Cisco admits bumps in road to software defined networking

ORLANDOCisco Systems Inc. executives admitted in a panel discussion with international journalists that they could have handled the announcement of the company’s software defined networking strategy a little more explicitly a year ago.

“I think the construct of software defined networking is a very appealing concept,” said Robert Lloyd, Cisco’s president of development and sales, to reporters at the Cisco Live conference on Tuesday. “Very few customers aside from the large-scale Web and content providers are building around this construct today. But it’s an appealing construct if we can simplify. The current constructs are limiting.

“Just creating a virtual overlay over hardware and software is not creating the visibility, the ability to simplify, that our customers are asking for.”

Chairman and CEO John Chambers agreed.

“This is one we waited too long on to address. You won’t see us do that again,” Chambers said. If you look at software defined networks, there are elements of it that are of major interest to us. But we will fold that into a total architectural play

“Very complex software on top of very complex software, which is what we’ve got, is the definition of insanity if you think it’s going to make things easier,” Chambers said. “What we will do is open up interface to the network for not just OpenFlow but COI capabilities. But (new API) 1PK will be the way we do it, and it overwraps the Cisco ONE type of strategy. That’s a strategy we should have announced a year ago. You’ll see us be crisper on that same thing in terms of as a service capability and same thing in what we’ll do with the new (consumption) models. We’ll do it much quicker so we don’t let our competitors set the definition.”

Questions and answers ran the gamut from inertia in health-care architecture to the NSA’s Project Prism information-gathering fiasco. A sampling:

* On the lack of interoperability among health care applications and providers: “The health care industry has not moved on a technology architecture,” Chambers told reporters. “It has had zero productivity over three decades.”

Hospitals tend to have between seven and 20 applications that don’t talk to each other, let alone other hospitals. But Chamber said he’s optimistic things will change for two reasons.

“Every major developed world’s health care system is broke,” he said.” So there’s a political way to make the changes … I think you’re going to see people become more creative,” Chambers said. “What is the key reason they’re going to do that? Survival and pride.”

Second is the fact that health care is a worldwide need.

“It’s a demand of all the citizens around the world, regardless of country, and with IT with a single architecture, you suddenly can force those programs and areas to come together, assuming the health care group will provide the discipline for that,” Chambers said.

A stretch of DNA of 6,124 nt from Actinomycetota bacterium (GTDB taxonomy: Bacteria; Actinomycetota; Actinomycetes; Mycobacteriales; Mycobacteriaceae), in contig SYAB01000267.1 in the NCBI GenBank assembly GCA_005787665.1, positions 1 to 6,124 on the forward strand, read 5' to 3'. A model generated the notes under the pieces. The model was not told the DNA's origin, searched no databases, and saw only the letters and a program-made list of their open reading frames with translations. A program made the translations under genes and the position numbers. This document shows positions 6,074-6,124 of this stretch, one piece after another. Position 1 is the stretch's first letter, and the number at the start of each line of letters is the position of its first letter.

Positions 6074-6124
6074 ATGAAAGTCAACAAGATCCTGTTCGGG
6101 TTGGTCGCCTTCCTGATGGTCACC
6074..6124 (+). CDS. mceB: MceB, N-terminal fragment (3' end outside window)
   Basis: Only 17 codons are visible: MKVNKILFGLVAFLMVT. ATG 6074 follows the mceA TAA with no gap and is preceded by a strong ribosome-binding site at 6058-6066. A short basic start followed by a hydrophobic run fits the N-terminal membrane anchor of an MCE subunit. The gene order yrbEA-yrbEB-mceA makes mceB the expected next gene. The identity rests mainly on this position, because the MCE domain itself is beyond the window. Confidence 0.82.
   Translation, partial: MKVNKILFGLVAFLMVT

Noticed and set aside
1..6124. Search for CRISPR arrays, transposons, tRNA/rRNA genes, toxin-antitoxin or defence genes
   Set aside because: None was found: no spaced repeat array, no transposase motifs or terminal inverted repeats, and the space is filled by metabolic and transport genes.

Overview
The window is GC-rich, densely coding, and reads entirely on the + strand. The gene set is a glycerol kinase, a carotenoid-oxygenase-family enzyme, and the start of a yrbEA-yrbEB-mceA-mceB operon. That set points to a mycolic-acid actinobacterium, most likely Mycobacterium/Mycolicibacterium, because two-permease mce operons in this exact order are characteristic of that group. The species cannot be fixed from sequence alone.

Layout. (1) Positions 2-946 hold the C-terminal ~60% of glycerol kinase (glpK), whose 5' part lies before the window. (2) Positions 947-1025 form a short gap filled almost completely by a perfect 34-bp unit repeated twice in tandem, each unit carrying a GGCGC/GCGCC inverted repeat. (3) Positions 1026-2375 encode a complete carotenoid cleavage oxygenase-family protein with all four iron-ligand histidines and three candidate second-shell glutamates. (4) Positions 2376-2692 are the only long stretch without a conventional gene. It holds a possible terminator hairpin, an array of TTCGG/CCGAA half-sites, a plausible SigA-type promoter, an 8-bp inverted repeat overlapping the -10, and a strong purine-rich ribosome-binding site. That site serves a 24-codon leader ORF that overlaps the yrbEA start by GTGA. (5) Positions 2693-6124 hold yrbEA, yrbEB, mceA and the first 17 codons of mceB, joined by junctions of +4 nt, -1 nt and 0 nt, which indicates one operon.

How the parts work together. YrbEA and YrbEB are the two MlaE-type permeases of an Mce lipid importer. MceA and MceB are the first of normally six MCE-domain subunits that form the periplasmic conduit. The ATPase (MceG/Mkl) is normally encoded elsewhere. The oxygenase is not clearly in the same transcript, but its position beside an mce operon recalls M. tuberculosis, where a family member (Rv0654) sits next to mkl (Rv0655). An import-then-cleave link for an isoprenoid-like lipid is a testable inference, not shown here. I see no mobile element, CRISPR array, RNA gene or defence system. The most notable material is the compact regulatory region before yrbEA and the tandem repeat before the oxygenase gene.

* On the convergence of storage and computing, and whether we’ll see the same in the networking layer: “The answer is yes,” said Gary Moore, president and COO of the company.” The question is timing and cost.”

The enormous amount of data the network collects will make it necessary to move some of its processing out into the network, Moore said.

“If you think about the amount of data … where are we going to process that? For us, (it’s) not processing all of that in the cloud, but in the ‘fog’ layer, as we call it … down at the lower level, and (making) sure you’re processing that and extracting is going to require (convergence of network and compute layers). We see a huge opportunity there for Cisco, and we intend with our partners to lead the innovation there.”

On the U.S. National Security Administration’s use of Cisco technology for its controversial Project Prism program, which gathered huge amounts of personal data from unsuspecting phone and network users: Chambers : “Cisco does not uniquely give capabilities to any government in the world, does not develop any unique features for any government in the world to use our technology,” Chambers said. “The same products we sell to the U.S. government or NSA are the same ones we sell in China or around the world. That is so important to our brand image”

First, it would be ethically wrong. But also, Cisco’s moving to be the infrastructure of countries that don’t get along; a recent trip saw Chambers dealing with governments from China, Saudi Arabia, Israel and Russia. Neutrality, Chambers said, is “too important in terms of interaction, in terms of our overall approach.”

Cisco Live continues in Orlando until Thursday.

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Dave Webb
Dave Webb
A journalist of 20 years experience in newspapers and magazines. He has followed technology exclusively since 1998 and was the winner of the Andersen Consulting Award for Excellence in Business Journalism in the eEconomy category in 2000. (The category was eliminated in 2001, leaving Webb as the only winner ever.) He has held senior editorial positions with publications including Computing Canada, eBusiness Journal, InfoSystems Executive, Canadian Smart Living and Network World. He is currently the editor of ComputerWorld Canada and the IT World Canada newswire.

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